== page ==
Airmen hone skills during mobility exercise

  • Published
  • By Staff Sgt. Whitney Taylor
  • 62nd Airlift Wing Public Affairs

Airmen from the 62nd Airlift Wing and 627th Air Base Group had the opportunity to showcase full-spectrum readiness while honing their ability to deliver innovative rapid global mobility during an exercise, Nov. 28 through Dec. 4 here.

The mobility exercise tested the deployment capability of multiple squadrons with tasks including processing Airmen through a personnel deployment function line, cargo upload in preparation for combat airlift, and performing operational duties while in Mission Oriented Protective Posture gear.

“Between Nov. 28 and Nov. 30, personnel tagged for [simulated] deployment processed one of the six deployment lines at the Deployment Control Center which operated day and night during this timeframe,” said Julie Jones, 62nd AW Office of the Inspector General exercise director.

“Cargo was processed by units around the clock, and transported to the [62nd] Aerial Port Squadron for inspection and loading on one of the seven flights associated with the exercise,” Jones continued. “Maintenance operations for three local sorties, Nov. 28 – 29 were also part of the exercise.”

To make a high-speed operation that much more challenging, the exercise also evaluated ability to survive and operate in a chemical environment. This required Airmen to don protective gear, as they would in a real-world scenario during which a chemical, biological, radiological, nuclear or explosive threat was suspected.

“Aircrew wore their aircrew eye and respiratory protection systems to the [flight] simulators,” Jones explained. “[62nd Operations Support Squadron] aircrew flight equipment conducted a training class for aircrew to practice wearing their ground crew ensemble, and both the 62nd AW and 627th ABG had ATSO days for all exercise deployers to practice skills.”

The added bulk of MOPP gear can reduce dexterity and restrict field of vision which amplifies scenario complexity. The exercise called for Airmen to execute task-based skills in MOPP gear as well as demonstrate knowledge of how to survive in a contaminated environment including conducting post-attack reconnaissance sweeps, drinking from canteens while wearing a gas mask, and inspecting masks.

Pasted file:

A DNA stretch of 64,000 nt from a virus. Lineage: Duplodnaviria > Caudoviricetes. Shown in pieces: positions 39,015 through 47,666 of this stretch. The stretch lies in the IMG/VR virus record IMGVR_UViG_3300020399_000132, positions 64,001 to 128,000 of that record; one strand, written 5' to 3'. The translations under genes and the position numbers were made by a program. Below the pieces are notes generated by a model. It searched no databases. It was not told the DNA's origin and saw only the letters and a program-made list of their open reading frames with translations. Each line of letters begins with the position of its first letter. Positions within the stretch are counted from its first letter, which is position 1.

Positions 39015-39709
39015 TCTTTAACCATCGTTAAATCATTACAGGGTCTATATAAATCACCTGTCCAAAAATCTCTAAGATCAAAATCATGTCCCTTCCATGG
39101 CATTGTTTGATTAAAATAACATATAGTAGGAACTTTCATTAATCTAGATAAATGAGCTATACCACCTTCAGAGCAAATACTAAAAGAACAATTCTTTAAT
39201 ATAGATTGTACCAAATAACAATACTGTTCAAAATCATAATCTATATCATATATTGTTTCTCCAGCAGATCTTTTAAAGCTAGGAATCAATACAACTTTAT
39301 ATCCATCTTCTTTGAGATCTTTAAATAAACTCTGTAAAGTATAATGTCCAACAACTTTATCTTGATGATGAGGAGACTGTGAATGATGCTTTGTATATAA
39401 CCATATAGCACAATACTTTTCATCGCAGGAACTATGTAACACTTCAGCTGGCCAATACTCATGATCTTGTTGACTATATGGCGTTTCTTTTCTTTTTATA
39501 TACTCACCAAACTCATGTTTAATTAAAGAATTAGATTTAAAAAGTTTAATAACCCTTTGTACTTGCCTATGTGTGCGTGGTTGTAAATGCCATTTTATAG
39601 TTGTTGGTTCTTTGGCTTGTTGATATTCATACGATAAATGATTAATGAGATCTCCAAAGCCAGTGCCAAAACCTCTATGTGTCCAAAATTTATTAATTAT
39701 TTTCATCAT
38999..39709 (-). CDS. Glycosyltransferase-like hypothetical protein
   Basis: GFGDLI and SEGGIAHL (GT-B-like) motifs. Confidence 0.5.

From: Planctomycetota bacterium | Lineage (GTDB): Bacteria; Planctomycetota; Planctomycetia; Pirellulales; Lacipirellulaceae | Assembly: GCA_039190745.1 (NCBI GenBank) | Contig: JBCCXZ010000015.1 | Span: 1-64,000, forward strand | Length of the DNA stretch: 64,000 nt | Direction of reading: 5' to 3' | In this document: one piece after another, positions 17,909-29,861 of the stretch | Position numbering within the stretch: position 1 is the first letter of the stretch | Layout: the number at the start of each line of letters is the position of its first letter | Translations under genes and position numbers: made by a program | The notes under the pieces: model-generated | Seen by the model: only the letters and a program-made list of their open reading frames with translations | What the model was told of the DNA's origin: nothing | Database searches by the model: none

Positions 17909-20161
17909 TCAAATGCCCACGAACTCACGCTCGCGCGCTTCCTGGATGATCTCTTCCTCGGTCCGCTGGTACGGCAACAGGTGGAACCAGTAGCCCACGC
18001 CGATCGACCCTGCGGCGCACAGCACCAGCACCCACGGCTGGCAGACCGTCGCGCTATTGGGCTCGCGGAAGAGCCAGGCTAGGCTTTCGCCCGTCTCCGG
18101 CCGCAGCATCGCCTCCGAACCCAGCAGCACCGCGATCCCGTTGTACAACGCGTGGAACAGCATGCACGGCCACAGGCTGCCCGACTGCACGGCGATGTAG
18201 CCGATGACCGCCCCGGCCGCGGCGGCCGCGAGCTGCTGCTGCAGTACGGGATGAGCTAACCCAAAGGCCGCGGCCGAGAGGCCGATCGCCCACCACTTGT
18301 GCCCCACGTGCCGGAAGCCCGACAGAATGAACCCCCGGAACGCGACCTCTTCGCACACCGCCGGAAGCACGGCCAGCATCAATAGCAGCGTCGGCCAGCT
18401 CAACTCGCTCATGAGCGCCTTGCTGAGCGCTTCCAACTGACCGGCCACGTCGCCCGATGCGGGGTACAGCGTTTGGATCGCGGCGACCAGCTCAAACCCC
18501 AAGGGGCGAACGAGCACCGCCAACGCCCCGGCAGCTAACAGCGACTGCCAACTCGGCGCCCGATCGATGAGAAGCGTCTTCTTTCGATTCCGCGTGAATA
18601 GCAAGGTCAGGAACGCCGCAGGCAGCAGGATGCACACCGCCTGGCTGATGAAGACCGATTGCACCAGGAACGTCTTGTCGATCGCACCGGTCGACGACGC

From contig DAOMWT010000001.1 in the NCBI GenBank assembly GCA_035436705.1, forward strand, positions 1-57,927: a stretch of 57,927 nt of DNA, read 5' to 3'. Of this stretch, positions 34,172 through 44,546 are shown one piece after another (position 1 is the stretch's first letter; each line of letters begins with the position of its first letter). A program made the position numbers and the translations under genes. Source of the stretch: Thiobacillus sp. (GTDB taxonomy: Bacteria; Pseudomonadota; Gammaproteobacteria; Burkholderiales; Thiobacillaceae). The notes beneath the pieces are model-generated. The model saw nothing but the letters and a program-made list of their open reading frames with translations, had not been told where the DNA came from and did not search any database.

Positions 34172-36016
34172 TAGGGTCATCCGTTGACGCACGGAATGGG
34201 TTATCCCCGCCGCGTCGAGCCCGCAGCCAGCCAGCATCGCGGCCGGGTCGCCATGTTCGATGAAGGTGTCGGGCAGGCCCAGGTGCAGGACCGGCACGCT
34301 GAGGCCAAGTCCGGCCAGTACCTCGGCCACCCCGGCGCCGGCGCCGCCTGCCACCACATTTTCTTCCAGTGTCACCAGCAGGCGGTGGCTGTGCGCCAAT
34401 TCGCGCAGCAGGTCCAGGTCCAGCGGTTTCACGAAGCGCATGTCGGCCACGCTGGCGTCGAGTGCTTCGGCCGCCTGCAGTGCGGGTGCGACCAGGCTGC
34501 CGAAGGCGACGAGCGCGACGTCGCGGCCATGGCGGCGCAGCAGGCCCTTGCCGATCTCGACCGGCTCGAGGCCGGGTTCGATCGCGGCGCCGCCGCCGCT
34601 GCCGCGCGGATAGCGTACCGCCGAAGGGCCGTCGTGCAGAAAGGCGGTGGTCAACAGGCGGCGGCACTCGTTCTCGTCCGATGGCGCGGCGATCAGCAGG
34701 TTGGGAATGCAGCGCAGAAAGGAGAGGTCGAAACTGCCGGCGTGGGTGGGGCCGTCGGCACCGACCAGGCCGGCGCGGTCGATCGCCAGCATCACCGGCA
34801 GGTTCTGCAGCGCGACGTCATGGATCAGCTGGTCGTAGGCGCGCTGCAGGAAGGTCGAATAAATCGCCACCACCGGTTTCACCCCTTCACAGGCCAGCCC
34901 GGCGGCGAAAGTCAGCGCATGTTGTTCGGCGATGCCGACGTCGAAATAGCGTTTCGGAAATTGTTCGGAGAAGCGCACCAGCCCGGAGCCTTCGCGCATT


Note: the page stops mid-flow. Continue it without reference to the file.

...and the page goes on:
“This exercise was part of the crawl, walk, run approach to exercising,” Jones said. “Airmen are not used to wearing MOPP gear and this exercise provided the perfect opportunity for young Airmen to gain confidence wearing the gear and performing normal job functions.”

According to 1st Lt. Sarah Buhler, 62nd Aerial Port Squadron Air Terminal Operations Center flight commander, Airmen were able to adapt and execute the mission.

“They were all able to complete their assigned tasks with almost no issues at all,” Buhler explained.

ATSO was not the only portion of the exercise during which Airmen expanded their comfort zones and gained valuable experience.

“The deployment line gave Airmen a realistic picture of what they might be asked to do in the future, and helped to prepare them mentally should the need arise for a mass, short-notice deployment from McChord Field,” Jones said. “Additionally, the 62nd AW and 627th ABG worked hand-in-hand for this exercise and showed that we operate as a cohesive unit.”

Over the course of the mobility exercise, Airmen were evaluated on their initial response to taskings, unit readiness, cargo and personnel deployment functions, unit deployment manager procedures, crisis action team and control centers, as well as ATSO.

“The ability to mobilize a large group of Airmen on short notice was exercised and improved upon,” Jones said. “This directly correlates to mission readiness on base. If we are not able to get deployers, cargo, aircraft and aircrew out the door and to the fight, then we are not mission-ready.”

With the responsibility to provide combat airlift and a high-octane force ever-present in the minds of Team McChord leadership, the mobility exercise will certainly not be the last Airmen undergo here.

"We are continually finding ways to evolve and improve our practices to ensure we remain the best at what we do," said Col. Reba Sonkiss, 62nd AW commander. "This exercise was designed to test readiness and challenge our adaptability. While there is always room for advancement, Team McChord Airmen demonstrated that not only are we ready today, we are prepared for tomorrow.”